|Image from barnesandnoble.com|
|Image from nytimes.com|
I don't usually include pictures of the authors when I write about books, but I was taken with this woman's beauty and wanted her lovely image on my blog. I would like to look just like her when I grow up.
In the Shadow of the Banyan is a novel, but it is Vaddey Ratner's story. It is told from the point of view of a seven-year-old girl whose family is uprooted by the Khmer Rouge in Cambodia in 1975.
I was woefully ignorant of the atrocities associated with the Khmer Rouge. Did we not learn about it in high school as a part of current events? (Damn, I hate saying that.) Or was I just not paying attention? Could it be that I was so immersed in myself that I was completely unaware that millions were dying on the other side of the world? Don't answer that.
This story is one of love, loss, unimaginable horror, and the resilience of the human spirit. Mostly it is about survival. It is beautifully written, and it is hard to believe that the author came to the United States at the age of 11 and knew no English. She not only learned the language, she taught herself the craft of writing, and her use of words is positively poetic.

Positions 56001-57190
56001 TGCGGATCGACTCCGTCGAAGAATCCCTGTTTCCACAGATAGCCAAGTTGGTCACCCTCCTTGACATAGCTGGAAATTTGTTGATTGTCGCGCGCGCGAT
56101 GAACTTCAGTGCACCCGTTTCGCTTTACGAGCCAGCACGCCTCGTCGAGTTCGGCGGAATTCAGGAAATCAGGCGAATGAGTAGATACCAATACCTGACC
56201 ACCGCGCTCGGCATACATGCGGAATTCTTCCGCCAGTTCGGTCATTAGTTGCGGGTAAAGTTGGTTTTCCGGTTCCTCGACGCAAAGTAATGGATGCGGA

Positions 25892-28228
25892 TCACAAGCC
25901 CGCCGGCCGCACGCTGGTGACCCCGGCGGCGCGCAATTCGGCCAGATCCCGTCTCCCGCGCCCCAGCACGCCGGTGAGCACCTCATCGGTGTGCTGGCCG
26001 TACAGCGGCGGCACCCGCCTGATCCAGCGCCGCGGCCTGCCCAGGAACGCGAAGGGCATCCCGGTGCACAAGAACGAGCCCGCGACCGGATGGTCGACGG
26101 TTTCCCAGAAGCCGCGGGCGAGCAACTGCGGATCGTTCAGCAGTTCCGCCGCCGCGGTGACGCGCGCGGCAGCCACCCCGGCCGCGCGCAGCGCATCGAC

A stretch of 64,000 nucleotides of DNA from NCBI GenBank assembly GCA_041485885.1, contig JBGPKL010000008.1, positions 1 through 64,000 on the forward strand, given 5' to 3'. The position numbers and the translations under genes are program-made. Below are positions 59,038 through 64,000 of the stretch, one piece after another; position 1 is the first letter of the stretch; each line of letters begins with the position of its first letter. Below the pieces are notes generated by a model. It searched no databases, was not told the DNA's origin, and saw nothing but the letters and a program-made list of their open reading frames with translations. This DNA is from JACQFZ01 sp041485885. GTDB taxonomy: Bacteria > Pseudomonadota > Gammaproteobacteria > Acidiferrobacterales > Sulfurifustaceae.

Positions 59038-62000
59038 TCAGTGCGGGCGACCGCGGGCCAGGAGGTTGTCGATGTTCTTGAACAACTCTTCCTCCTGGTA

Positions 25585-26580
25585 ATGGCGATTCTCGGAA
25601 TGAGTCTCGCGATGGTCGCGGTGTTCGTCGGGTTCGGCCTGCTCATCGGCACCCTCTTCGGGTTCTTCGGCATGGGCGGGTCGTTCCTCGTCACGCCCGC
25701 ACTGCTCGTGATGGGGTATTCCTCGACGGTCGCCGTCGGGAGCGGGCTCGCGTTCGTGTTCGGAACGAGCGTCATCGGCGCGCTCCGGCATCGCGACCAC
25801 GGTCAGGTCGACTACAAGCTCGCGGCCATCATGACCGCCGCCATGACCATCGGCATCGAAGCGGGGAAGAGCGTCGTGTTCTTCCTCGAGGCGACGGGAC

I love books like this one because they teach me in addition to entertaining me. I learned a great deal about the Cambodian culture and about the strength of a mother when it comes to protecting and taking care of her children. I feel so much smarter.
Then I wonder why I can't write that well, when I've been speaking the language all my life, and I feel dumb all over again.